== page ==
Bike Test: Cannondale Habit Carbon 29


Cannondale launched the Habit 27.5 a few summers ago as a fun and playful trail bike. It sported Cannondale’s proprietary Lefty fork and a comfortable geometry with 120mm of travel. This year, Cannondale launched a revamped FS-i and Lefty Ocho for its cross-country following but had an extra card to play. The Habit 29 is for the everyday trail rider looking for something capable and durable. This new platform has an updated suspension design, updated geometry, and a little extra travel with 29-inch wheels. We are fans of trail bikes in this suspension category and were eager to put in some miles on this beast.


The Habit 29 was designed for the everyday rider looking for something that climbs well and descends well. With prices ranging from $2000 for an entry-level aluminum model to $7500 for the highest-end carbon, Cannondale hits every major price point to appeal to a broad range of riders.


Cannondale has been known for pushing the boundaries of frame and suspension design with components like its Lefty Ocho. The Habit 29 has plenty of engineering designed into the frame, but it is a bit simpler than other models. Cannondale offers three frame levels: the entry-level aluminum, a carbon main frame with an alloy rear triangle, and the high-end full-carbon frame and rear triangle. Our test bike has a carbon front triangle and an alloy rear with fully internal cable routing. Cannondale uses internal guides to make routing the cables a simple and headache-free process. The rear triangle uses Boost spacing with Cannondale’s Ai offset that pushes the drivetrain over 3mm to allow for more tire clearance and shorter chainstays. While the bike was designed around 29-inch wheels, it is plus-size compatible on a 27.5-inch rim.

The previous 27.5 version of the Habit used a single-pivot suspension design. For the 29er build, Cannondale moved to a Horst-Link with a flip chip that adjusts the head tube angle by half a degree. The Habit 29 has 130mm of rear travel with a 130mm fork. At the heart of the Habit 29 is a design dubbed Proportional Response. Cannondale invested a lot of time and effort into determining the various centers of gravity a rider will experience on the bike. During its testing, Cannondale determined that riders will experience 10 different centers of gravity; five when climbing and five when descending. This helped Cannondale determine the finer points of the geometry and even the shock placement across all frame sizes.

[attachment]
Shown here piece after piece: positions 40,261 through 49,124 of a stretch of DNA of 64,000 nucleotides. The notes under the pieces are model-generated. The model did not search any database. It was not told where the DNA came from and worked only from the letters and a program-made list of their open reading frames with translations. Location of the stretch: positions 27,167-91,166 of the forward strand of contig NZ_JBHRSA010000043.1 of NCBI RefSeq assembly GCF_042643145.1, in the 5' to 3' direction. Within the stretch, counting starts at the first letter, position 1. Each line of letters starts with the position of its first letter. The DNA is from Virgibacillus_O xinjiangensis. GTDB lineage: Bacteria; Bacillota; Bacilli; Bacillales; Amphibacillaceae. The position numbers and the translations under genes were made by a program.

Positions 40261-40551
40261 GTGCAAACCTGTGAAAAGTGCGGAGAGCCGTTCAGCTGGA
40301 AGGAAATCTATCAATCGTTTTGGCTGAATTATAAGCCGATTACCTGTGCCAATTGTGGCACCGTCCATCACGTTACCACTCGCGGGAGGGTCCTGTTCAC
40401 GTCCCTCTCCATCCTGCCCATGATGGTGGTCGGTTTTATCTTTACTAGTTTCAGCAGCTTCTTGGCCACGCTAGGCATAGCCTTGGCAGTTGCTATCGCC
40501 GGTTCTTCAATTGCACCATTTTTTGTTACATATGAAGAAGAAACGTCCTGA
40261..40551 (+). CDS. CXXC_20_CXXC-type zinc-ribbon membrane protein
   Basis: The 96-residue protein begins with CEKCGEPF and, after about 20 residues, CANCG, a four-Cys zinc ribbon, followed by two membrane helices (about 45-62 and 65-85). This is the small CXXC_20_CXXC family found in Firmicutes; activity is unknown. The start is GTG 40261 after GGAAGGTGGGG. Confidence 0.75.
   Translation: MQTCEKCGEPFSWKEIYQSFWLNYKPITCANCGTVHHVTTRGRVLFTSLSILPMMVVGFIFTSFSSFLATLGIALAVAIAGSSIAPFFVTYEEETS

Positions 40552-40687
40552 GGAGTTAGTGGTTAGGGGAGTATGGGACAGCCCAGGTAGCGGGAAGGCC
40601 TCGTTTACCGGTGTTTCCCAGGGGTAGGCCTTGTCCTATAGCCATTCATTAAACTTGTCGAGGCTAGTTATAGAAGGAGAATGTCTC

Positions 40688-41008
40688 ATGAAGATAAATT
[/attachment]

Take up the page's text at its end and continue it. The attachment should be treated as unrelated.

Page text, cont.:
Our test bike hits a sweet spot with a price tag of $3800. It has a carbon fiber frame, Fox Performance suspension and a SRAM Eagle NX drivetrain. The Fox Performance suspension is similar to the higher-end Factory versions but without the steep price tag. SRAM’s NX Eagle drivetrain provided consistent shifting and a wide gear range with the 32-tooth front chainring. This is the first test bike we have ridden with Cannondale’s new DownLow dropper post. The post worked well and didn’t give us any issues during our testing.


Setting sag: Cannondale designed the Habit 29 to be run with 12mm of SAG—essentially 30 percent. We aired up the shock to the proper air pressure and set the rebound for our higher-speed trails. Up front, we ran the Fox 34 fork with 20 percent sag and two volume reducers for a little extra support at the end of the stroke.

Moving out: The Habit 29 has a progressive geometry with a longer reach and steeper seat tube angle. Our test bike came stock with a short 50mm stem and 780mm-wide bars to fit the needs of modern trail geometry.

Climbing: As we pedaled up the first fire road, the Habit gave us an efficient platform, especially with the shock switched into the middle position. Climbing up technical sections of the trail, the rear suspension was supported but still allowed for traction. The front end could be easily maneuvered over rocks and up steep pitches. Cannondale endeavored to make the frame as stiff as possible, and it was noticeable when pedaling out of the saddle. The head tube didn’t give us any unwanted flex. Similar to the shock, we ran the fork in the middle setting when climbing, just for a little extra traction.

Descending: With the suspension open, it didn’t take us long to feel comfortable ripping downhill on the Habit. The rear suspension was active, had a very linear feel through the travel, and tracked confidently through technical chunder. We pushed the Habit hard to find its limits but were constantly surprised by how capable it felt with 130mm of travel. The Habit 29 was balanced and stable.

Cornering: The playful qualities of the Habit carried over into the corners. The Maxxis Minion DHF front tire is one of the best in terms of cornering grip, and it added to the overall abilities of the Habit. The balanced feel of the Habit was evident when we leaned the bike over, and the rear suspension tracked well with the proper rebound settings.


Some of our more aggressive test riders opted for a small volume reducer in the shock for a more progressive feel near the end of the stroke. While the stock setup will feel comfortable for most, more experienced riders will appreciate a little extra support. The stock setup on the Habit is ready to go, but with the carbon frame and Fox suspension, the bones are good enough that riders could upgrade key components, such as the wheels and drivetrain, to save some weight.


We were fans of the Habit 27.5 that we tested a few years ago, and we are fans of the Habit 29. It is a simple yet modern bike that delivers a great all-around ride. There is very little this bike won’t do; it is ready to tackle long days in the saddle or hot laps on your local flow trails. If you want a versatile trail bike that can handle technical terrain as well as shuttle runs, the Habit 29 will deliver, and it will do it at a competitive price.


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